Mom was right!


“Winter won’t last forever,” my mother used to say—usually about midway through the season.

The holidays were long over. January had taken charge of the new year. Subsequent doses of snow and cold were frequent and liberal, as if this kick-off month were doing its best to show us how a real Ohio winter looked and felt.

I was feeling housebound and stir-crazy. Spring seemed impossibly far away. Too distant to imagine.

Though Mom was a woman of prodigious faith and patience, there was always a hint of wistful longing in her reassuring voice. I expect she was speaking as much to herself as to me.

Winter won’t last forever, and February may be winter’s final full month, as well as the year’s shortest. But winter likely isn’t done with us yet so I’m not about to claim we’ll enjoy easy coasting from here on out.

Various Indian tribes referred to this lunar span as the “Hunger Moon.” For those indigenous people, it was, indeed, a tough month. Even the best hunters knew times could be lean. Starvation lurked only a nasty weather turn away—and February weather was notoriously capricious.

That’s still true. Brooks can run brim-full one day, and be frozen solid the next.

A bright sun morning and mild temperatures fake you out, so you head afield wearing a sweater and light jacket. But that same afternoon the weather does a fast switcheroo turns dark and cloudy, spits sleet and snow in your eyes, and blasts you with gale-force arctic winds. Even bundled up in your heaviest parka, you shiver and nearly freeze to death.

Folks whose lives are closely interwoven with nature and seasons have always realized February wasn’t to be trusted.

Savvy farmers and countrymen of a not-too-distant past certainly weren’t fooled. As recently as a couple of generations ago, if a man wanted his household to stay warm, he knew he needed to take a critical look at his woodpile in February. Was there sufficient cordwood split and stacked to fuel the stove until spring? Was there enough stored fodder and hay for his livestock? His animals had to be fed until new grass greened in the meadows.

Clearly, February, for all its promise, is always best viewed as a simple seasonal road marker. Six weeks from now, the passing equinox will mark spring’s official beginning. A faint but discernible point at which I can—and do!—aim my hopes.

Of course, the actual weather on that pivotal day might look and feel nothing at all springlike. But I also know the increasing sunlight and its coinciding warmth will eventually win out.

Still, it’s wise to never forget February is all winter, no matter how unseasonably balmy it may turn for a day or two towards the latter part of its truncated tenure.

Yet it’s more than a merely stubby winter spacer along the pathway leading to windy March. February offers its own unique—though often subtle—hints and signs of the season. Things are starting to stir, and reawaken; new life is already in the making.

Here along the river, almost any night when I care to bundle up and go stand awhile outside in the cold darkness, I have a good chance of hearing a pair of great horned owls exchanging romantic messages.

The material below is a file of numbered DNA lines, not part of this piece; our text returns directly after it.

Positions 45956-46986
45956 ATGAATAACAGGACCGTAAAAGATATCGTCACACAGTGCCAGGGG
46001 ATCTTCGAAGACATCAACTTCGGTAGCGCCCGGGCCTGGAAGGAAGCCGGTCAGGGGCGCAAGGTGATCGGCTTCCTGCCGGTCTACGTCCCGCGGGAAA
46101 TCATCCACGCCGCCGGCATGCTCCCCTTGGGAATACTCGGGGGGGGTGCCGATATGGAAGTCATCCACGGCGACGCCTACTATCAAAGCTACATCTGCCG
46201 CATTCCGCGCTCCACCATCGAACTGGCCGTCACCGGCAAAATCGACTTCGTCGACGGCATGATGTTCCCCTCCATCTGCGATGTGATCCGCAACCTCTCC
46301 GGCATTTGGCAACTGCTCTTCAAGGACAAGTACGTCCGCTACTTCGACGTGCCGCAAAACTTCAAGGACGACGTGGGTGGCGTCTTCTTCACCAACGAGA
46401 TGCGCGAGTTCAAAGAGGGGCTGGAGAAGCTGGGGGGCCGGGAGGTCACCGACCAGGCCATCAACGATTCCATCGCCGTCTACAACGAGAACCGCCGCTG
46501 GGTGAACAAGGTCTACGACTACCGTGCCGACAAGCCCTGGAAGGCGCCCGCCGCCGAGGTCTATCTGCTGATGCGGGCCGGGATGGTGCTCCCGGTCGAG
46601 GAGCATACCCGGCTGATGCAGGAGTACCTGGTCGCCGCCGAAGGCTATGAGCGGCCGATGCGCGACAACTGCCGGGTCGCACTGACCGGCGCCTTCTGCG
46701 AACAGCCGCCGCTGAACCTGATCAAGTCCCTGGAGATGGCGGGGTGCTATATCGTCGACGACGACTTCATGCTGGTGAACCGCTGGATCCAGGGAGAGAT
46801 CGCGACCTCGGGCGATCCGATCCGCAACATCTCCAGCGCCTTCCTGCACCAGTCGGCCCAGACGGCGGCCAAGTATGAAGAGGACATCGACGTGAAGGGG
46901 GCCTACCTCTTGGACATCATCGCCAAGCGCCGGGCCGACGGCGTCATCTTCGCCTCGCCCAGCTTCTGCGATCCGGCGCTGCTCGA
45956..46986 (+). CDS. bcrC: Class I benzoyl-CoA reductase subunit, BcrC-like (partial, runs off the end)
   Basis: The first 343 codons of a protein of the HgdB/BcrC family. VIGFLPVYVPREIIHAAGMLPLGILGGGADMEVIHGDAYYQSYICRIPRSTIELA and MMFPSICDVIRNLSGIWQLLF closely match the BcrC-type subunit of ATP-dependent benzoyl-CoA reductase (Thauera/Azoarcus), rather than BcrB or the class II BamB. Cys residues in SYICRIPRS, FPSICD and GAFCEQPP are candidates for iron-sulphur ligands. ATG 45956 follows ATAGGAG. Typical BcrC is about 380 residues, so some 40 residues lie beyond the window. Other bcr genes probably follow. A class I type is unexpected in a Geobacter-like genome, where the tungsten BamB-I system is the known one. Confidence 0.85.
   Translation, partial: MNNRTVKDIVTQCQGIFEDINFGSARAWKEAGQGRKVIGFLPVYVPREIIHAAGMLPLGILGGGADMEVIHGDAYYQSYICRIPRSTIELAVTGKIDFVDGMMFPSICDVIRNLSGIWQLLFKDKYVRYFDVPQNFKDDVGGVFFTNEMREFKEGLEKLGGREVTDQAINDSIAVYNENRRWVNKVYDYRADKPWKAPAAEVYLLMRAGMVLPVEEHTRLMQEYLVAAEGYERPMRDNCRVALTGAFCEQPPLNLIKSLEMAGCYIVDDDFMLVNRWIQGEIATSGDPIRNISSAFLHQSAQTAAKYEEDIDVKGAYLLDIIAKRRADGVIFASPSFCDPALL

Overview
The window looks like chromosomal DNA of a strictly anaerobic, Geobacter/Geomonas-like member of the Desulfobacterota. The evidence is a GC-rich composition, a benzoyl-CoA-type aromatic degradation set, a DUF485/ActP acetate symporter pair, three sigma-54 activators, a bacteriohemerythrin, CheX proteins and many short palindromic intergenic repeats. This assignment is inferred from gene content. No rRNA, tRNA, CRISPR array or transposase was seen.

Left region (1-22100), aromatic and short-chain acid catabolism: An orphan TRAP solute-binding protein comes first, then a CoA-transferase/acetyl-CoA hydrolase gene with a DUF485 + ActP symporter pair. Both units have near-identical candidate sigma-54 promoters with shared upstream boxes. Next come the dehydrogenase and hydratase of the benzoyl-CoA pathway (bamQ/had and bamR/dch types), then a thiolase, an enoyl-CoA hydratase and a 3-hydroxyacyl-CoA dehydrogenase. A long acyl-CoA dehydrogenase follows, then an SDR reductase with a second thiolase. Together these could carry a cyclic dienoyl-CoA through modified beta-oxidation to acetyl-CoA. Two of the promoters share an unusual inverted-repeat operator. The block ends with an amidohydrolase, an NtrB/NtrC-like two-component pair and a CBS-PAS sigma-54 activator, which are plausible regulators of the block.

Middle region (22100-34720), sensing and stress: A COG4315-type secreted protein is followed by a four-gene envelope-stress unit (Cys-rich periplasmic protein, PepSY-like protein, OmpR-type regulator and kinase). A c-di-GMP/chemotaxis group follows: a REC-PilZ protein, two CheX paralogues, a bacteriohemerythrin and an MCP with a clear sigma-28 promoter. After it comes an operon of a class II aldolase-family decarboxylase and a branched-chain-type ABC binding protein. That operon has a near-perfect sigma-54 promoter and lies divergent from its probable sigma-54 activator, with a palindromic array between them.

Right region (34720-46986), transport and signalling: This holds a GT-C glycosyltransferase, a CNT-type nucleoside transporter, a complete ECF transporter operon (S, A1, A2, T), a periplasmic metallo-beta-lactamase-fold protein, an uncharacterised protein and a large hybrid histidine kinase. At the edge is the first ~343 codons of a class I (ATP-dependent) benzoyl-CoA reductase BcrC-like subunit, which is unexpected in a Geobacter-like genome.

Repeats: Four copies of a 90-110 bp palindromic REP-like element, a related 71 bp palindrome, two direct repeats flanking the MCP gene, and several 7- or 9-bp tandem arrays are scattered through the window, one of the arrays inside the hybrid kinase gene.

Theirs isn’t a Shakespearean conversation. Those big, fierce, nocturnal hunters are a far cry—or hoot—from Romeo and Juliet. And there’s nothing star-crossed about their romance.

Still, the sentiment behind the booming vowels stems from a similar impetus.

On a cold winter’s night, during the season’s latter half, I look forward to eavesdropping on their auditory tryst. One of those phenological mile-markers I annually await and find irresistible—the reason why I regularly stand outside on bitter February evenings, shivering and listening, risking hypothermia, worrying my wife.

The owls’ singular notes seem to hang suspended in the cloistered darkness—floating between frozen earth and star-spattered sky, adrift amongst the ghostly old sycamores of the thick riparian woods.

There’s something raw and primordial about these owl conversations—a promissory colloquy that extolls and counts on a future sufficiency of fresh and succulent flesh. Ample nourishment for feeding anticipated young awaits in those milder days to come.

A reassuring conversation any would-be couple might have, and any parent can understand…“Don’t worry, there will be lots of good food readily available to feed the youngsters!”

Nope, definitely not Romeo and Juliet—rather, carnivorous intentions with reassurances of tasty plenitude.

Moreover, those wise old owls will act upon this belief. Soon they’ll select a nest and begin sitting eggs. And because the earth keeps turning, bringing spring our way, by the time the hungry little owlets hatch, they’ll eat well and thrive.

Spring is not all about wildflowers and humming bees.

I am, thank God, my mother’s son, and I’ve done my best to adopt and practice her dual virtues of patience and faith. When February rolls around, I finally allow myself to start believing there’s a vernal green light at the end of this long, cold tunnel. A cautious hope.

Mom was right! Winter won’t last forever!

Reach Jim McGuire at [email protected].

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